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Patrick Guiney

A Union officer poses, arms crossed, in his uniform and mustache. Gen’l P.R. Guiney 54 is handwritten on the card.

“My wound is still suppurating, and on account of a fracture of my skull, my head troubles me. My eye is gone—and, on the whole, I am very much used up. Time though, with the angel­like tenderness with which I am cared for at home, will improve me sufficiently to recommence the practice of my profession. How strange has been my fortune! … The end is not yet.” 

- Patrick Guiney, letter to Mrs. Shaw, June 2, 1864. (Samito, p. 247.) 


Patrick Guiney (1835-1877) was born in Tipperary, Ireland. His father brought him to America as a young child. As a teenager he worked in a rope factory in Portland, Maine, and then as a machinist in Lawrence, Massachusetts. He attended Holy Cross College in Worcester for a short time before studying for the Bar and becoming a lawyer.

At the start of the Civil War, Guiney helped to recruit Irish Americans for the 9th Massachusetts Infantry Regiment. He enlisted as a private, but the Governor immediately promoted him to lieutenant. When the regiment’s first commander was killed in action, Guiney succeeded him as colonel in July 1862. Guiney would fight in some of the war’s fiercest battles, including Antietam, Fredericksburg, and Chancellorsville. At the Battle of the Wilderness on May 5, 1864, a sharpshooter sent a Minié ball into his face, destroying his left eye. Expected to die from his wounds, he somehow survived after insisting on an operation. Discharged from the U.S. Volunteers on June 21, 1864, he went home to be cared for by his wife, Jeanette, with a disability pension of $22.50 a month.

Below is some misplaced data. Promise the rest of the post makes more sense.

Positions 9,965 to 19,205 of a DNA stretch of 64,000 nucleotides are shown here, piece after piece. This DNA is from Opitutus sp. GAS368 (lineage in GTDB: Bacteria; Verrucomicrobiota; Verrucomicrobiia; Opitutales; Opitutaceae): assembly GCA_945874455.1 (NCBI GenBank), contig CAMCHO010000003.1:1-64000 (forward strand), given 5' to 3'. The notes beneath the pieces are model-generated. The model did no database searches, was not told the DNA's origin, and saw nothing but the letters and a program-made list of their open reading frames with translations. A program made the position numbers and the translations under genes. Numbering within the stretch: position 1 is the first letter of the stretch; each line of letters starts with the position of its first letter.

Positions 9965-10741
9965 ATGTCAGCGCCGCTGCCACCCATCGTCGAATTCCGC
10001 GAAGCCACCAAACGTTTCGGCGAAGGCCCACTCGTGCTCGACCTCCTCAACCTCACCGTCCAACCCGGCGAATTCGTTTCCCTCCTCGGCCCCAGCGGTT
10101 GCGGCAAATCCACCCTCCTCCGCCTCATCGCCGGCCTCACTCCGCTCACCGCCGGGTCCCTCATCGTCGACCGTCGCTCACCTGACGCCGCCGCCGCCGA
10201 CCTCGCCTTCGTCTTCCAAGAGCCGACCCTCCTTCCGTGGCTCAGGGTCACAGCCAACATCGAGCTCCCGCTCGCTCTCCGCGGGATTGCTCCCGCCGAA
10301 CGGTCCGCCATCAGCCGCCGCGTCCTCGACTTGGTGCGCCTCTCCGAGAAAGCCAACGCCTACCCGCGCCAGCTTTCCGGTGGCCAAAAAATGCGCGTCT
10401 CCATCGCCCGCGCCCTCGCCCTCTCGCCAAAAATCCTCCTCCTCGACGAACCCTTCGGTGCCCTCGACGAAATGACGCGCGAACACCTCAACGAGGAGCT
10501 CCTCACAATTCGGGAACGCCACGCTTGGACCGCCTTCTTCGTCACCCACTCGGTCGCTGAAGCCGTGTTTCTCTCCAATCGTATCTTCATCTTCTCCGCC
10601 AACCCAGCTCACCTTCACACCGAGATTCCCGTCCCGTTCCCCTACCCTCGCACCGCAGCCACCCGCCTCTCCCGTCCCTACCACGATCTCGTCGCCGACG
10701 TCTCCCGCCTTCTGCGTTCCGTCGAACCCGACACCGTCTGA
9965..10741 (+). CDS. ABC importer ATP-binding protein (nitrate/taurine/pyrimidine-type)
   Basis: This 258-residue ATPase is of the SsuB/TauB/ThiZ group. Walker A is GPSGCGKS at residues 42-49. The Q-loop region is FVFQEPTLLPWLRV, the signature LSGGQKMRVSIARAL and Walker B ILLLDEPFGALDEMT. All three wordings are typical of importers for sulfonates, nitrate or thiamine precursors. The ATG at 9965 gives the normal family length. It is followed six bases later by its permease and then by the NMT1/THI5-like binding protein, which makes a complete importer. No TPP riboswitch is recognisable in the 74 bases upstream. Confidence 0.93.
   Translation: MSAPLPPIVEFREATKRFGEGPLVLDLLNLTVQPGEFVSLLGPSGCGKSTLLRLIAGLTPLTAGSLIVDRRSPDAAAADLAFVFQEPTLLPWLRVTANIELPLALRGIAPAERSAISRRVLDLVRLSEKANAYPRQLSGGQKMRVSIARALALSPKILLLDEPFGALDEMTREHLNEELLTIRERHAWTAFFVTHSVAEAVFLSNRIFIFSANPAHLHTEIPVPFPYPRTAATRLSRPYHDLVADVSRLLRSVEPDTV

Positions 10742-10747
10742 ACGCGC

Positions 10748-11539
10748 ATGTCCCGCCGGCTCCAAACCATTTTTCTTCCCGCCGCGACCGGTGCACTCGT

A bearded, middle-aged white man with left eye blinded and scars on his cheek.
Patrick Guiney, cheek and eye injured in war. (1874). Boston Public Library.

Guiney returned to work as a lawyer but for the rest of his life endured pain, breathing problems, and dizziness. He stayed active in civic organizations, including as Major-General Commandant of the Veteran Military League, and as one of the founders of the Catholic Union of Boston. He ran unsuccessfully for Congress as an advocate for the rights of workers, animals, prisoners, and the mentally ill. From 1869 until his sudden death in 1877, Guiney worked as the elected registrar of the Probate Court of Suffolk County, Massachusetts.

Guiney’s daughter Louise Imogen Guiney, a successful writer, wrote in a biographical sketch for Holy Cross, “”Whenever the Church and the State have their final roll-calls, and count in… their elect who “hungered and thirsted after justice,” the good knight of Boston who was my father will be remembered."














For more information on veterans pensions, see the article on the U.S. Pension Bureau. 



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